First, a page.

The tetracyclines are a group of closely related bacteriostatic antibiotics with similar antibacterial spectra. The tetracyclines are variably absorbed after oral administration and penetrate into most tissues and body fluids, with the highest levels in kidney and liver. All tetracyclines are excreted in urine and faeces, either as the parent molecule or as microbiologically inactive forms. The inactive 4-epimers (33) are thought to be artefacts produced by chemical rather than biological processes and can form spontaneously during sample preparation (32). Tetracyclines are used extensively in veterinary medicine and their use in food producing animals could result in potentially harmful concentrations in tissue, organs and milk. The potential risk is reduced by withdrawal of the drug for a fixed period before slaughter, although residual levels may remain.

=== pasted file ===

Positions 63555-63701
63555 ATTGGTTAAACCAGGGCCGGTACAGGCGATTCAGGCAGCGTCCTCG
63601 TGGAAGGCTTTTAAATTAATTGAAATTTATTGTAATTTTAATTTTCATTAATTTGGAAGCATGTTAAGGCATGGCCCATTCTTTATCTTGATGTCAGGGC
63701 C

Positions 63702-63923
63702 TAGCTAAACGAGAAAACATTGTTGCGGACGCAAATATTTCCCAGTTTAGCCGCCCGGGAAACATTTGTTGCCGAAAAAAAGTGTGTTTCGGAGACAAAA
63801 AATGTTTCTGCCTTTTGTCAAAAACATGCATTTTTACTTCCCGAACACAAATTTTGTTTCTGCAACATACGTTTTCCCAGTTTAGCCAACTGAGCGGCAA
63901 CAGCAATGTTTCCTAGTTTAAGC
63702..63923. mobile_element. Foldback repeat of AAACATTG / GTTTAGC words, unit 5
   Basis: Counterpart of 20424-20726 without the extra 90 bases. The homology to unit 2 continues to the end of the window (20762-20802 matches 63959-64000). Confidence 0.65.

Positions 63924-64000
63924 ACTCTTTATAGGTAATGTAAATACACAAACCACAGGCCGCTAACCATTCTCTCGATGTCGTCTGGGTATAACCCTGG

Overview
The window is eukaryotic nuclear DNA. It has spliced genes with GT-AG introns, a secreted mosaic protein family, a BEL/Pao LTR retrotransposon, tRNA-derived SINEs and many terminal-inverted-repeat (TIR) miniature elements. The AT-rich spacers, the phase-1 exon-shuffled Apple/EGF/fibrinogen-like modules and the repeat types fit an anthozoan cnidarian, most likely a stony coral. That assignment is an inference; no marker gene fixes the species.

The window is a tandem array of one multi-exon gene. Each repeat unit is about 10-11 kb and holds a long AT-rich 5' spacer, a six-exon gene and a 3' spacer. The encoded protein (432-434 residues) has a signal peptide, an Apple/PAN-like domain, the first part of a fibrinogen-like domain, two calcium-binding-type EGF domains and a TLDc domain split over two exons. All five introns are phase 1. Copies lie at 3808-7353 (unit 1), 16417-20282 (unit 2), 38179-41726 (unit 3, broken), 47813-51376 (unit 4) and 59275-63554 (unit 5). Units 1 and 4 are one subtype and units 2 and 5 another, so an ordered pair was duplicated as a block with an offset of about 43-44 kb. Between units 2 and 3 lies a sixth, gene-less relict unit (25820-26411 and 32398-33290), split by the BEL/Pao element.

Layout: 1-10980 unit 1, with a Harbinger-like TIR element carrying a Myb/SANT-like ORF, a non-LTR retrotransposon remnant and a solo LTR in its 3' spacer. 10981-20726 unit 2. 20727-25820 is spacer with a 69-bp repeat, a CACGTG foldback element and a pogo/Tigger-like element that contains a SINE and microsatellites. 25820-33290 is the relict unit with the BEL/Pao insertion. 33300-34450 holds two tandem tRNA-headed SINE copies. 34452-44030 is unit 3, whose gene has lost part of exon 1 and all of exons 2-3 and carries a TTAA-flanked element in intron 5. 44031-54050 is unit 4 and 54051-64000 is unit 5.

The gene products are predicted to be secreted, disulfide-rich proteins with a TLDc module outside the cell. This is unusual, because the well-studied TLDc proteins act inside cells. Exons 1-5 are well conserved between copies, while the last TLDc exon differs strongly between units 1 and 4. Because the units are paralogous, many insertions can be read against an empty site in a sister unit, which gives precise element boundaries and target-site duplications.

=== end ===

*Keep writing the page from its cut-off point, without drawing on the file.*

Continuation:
Cross-reactivity standardized to Tetracycline
Cross-reactivity standardized to Chlortetracycline
Cross-reactant % Cross-reactivity
Suitable for use in ELISA. Other applications not tested.
Optimal dilutions to be determined by the researcher.
Storage and Stability:
May be stored at 4°C. For long-term storage, aliquot and store at 4°C. Do not freeze. Aliquots are stable for 12 months after receipt. For maximum recovery of product, centrifuge the original vial prior to removing the cap. Further dilutions can be made in assay buffer.